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Chch experiences more flooding because of the earthquakes

Christchurch experiences more flooding because of the earthquakes

March 5, 2014

Christchurch is now experiencing more frequent and severe flooding due to the impact of the earthquakes, University of Canterbury (UC) researchers said today.

It is more than three years since the first earthquake on 4 September 2010 and earthquake-induced ground deformations such as lateral spreading, liquefaction, subsidence and uplift are posing an enhanced flooding threat to Christchurch.

City residents’ concerns about frequent flooding of their houses and gardens have been a topical issue in recent years.

A UC geography masters student, Su Young Ko, says increased flooding is not just because of the extreme and prolonged rainfall but, is also due to various other natural environmental processes such as tides, background sea level rise and sea storms.

"One of the primary contributors to increased flooding hazards in Christchurch are the earthquakes which resulted in subsidence in some areas, narrowing of channels and uplifting of river beds," Su Young says.

Civil and natural resources engineer Dr Sonia Giovinazzi and geography researcher Dr Deirdre Hart have been investigating the city’s increased flooding hazard as a direct result of the earthquakes.

The cascading effects of the earthquake that led to changes in flooding hazard patterns across the city are being investigated as a key case study which involves Dr Christopher Gomez (Geography), Dr Tom Cochrane (Civil and Natural Resources Engineering) and Marion Gadsby (Environment Canterbury).

They are exploring flooding resulting from earthquake impacts on lifeline infrastructures, such as roads, waste, storm and drinking water, electricity and telecommunications systems, and the communities they support.

Their research is supported by the Natural Hazards Research Platform, Canterbury Civil Defence Emergency Management Group, Earthquake Commission, GNS Science, Christchurch City Council, Waimakariri District Council, Selwyn District Council, Environment Canterbury, Chorus, Orion, Contact Energy and the UC Quake Centre.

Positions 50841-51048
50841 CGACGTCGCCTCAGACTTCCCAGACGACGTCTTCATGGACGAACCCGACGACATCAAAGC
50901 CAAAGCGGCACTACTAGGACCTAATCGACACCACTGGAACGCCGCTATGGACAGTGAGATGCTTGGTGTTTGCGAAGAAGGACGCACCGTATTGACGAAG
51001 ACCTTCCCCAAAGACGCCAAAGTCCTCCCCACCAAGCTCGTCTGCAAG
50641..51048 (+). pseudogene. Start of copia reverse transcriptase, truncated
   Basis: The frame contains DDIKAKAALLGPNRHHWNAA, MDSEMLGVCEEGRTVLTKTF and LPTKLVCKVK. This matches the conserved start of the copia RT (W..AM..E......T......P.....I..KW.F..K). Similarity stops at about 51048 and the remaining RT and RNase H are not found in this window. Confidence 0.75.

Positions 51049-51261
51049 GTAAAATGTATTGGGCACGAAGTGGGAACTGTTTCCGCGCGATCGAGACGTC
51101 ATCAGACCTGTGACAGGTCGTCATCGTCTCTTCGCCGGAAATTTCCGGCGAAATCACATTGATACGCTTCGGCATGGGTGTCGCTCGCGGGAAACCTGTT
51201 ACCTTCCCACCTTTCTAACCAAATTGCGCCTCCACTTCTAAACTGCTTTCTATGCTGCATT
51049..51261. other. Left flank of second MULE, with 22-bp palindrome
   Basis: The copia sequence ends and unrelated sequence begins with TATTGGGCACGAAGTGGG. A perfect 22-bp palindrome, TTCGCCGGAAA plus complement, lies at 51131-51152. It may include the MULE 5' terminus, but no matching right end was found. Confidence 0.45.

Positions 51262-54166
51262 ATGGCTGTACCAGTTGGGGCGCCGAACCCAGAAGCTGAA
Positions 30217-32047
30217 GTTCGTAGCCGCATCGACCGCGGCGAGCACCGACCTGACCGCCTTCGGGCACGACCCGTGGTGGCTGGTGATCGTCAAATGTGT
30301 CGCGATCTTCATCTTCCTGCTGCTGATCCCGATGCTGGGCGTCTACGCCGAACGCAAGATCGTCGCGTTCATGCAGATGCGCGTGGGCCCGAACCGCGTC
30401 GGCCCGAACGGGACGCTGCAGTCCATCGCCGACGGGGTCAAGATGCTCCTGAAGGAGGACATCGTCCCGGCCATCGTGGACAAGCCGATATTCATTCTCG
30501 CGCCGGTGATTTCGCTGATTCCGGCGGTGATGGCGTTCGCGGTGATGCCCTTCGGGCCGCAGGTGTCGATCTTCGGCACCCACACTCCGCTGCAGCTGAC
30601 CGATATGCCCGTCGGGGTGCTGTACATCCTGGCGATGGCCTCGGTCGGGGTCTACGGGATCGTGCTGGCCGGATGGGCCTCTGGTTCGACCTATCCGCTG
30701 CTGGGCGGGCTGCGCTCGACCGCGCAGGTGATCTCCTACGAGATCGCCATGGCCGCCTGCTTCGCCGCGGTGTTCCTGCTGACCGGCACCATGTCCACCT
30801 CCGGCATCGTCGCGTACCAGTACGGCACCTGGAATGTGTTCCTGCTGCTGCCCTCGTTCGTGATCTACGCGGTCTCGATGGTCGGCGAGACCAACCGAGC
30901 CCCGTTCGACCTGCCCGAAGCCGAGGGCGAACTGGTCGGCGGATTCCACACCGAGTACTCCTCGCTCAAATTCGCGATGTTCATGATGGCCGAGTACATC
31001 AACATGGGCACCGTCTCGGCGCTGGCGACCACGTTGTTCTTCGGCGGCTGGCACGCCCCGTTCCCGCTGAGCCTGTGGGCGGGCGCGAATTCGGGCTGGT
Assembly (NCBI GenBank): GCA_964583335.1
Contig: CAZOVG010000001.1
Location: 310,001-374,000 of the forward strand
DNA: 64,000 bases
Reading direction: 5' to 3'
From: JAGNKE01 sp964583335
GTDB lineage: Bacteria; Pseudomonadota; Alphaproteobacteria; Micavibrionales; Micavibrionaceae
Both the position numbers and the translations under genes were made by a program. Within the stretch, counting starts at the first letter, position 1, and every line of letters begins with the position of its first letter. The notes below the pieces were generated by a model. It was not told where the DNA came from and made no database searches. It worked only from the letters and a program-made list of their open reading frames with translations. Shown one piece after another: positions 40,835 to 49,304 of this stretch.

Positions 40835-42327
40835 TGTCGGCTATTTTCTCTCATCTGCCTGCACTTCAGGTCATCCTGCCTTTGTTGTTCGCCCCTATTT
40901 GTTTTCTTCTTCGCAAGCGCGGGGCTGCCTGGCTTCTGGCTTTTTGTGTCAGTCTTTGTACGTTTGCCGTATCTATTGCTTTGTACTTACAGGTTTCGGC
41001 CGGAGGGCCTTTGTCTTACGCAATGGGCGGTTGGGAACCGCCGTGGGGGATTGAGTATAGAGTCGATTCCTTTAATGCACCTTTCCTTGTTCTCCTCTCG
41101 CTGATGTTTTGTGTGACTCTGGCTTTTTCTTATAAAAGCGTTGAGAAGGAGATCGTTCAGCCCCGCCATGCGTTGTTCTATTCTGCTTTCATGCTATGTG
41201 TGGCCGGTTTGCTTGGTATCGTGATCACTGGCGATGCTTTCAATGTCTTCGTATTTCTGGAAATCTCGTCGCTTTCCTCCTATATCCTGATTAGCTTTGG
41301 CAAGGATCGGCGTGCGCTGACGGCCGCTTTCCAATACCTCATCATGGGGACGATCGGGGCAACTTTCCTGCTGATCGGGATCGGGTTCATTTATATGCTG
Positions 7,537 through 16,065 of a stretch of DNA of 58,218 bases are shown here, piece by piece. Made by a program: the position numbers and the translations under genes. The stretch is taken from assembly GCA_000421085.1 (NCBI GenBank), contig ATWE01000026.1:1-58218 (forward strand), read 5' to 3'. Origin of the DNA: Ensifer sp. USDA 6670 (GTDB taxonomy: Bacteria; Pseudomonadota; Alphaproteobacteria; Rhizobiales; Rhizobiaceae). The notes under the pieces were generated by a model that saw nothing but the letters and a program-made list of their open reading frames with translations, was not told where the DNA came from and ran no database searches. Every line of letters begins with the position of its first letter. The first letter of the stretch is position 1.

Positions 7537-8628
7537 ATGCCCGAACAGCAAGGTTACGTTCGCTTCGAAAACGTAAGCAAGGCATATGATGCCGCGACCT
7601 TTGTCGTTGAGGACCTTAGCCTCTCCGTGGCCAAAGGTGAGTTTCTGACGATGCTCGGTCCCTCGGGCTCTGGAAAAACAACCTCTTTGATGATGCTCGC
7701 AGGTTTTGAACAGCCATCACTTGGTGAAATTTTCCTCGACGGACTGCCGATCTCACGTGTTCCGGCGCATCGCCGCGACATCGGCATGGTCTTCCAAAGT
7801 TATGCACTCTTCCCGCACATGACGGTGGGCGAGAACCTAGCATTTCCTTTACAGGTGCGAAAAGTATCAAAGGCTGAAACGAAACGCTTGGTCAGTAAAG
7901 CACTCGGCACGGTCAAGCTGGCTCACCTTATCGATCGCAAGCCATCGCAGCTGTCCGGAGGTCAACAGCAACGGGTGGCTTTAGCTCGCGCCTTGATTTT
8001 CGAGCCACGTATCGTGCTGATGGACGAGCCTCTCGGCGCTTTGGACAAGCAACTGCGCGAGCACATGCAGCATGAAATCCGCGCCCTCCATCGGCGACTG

UC Geography Associate Professor and climatologist Peyman Zawar-Reza says the low pressure centre which parked itself just east of the South Island pumped substantial rain over the Canterbury region.

"Typically, cold fronts associated with low pressure centres propagate rather fast but this one is producing sustained rainfall over the region due to its slow progress.”

Dr Hart says this is the type of meteorological system that elevates sea levels locally at the same time as generating big waves off the eastern South Island.

"High wind speeds working on transferring their energy to the sea surface over several days makes for extreme coastal conditions. Where we had four metre wave heights a week ago, 12 metre high waves are now being recorded off Banks Peninsula.

"Compounding these effects, we are just coming out of a spring tide cycle where we experience our highest monthly tidal water levels," says Dr Hart, former chair of the New Zealand Coastal Society.

Dr Gomez says his research shows that unfortunately such events are a scary reality for numerous coastal cities around the globe, such as Tokyo in Japan, Jogjakarta in Indonesia, and even Wellington in New Zealand.

"We all have vivid memories of what has happened recently in the UK and we have to learn to better manage such events." Dr Gomez says.

ENDS

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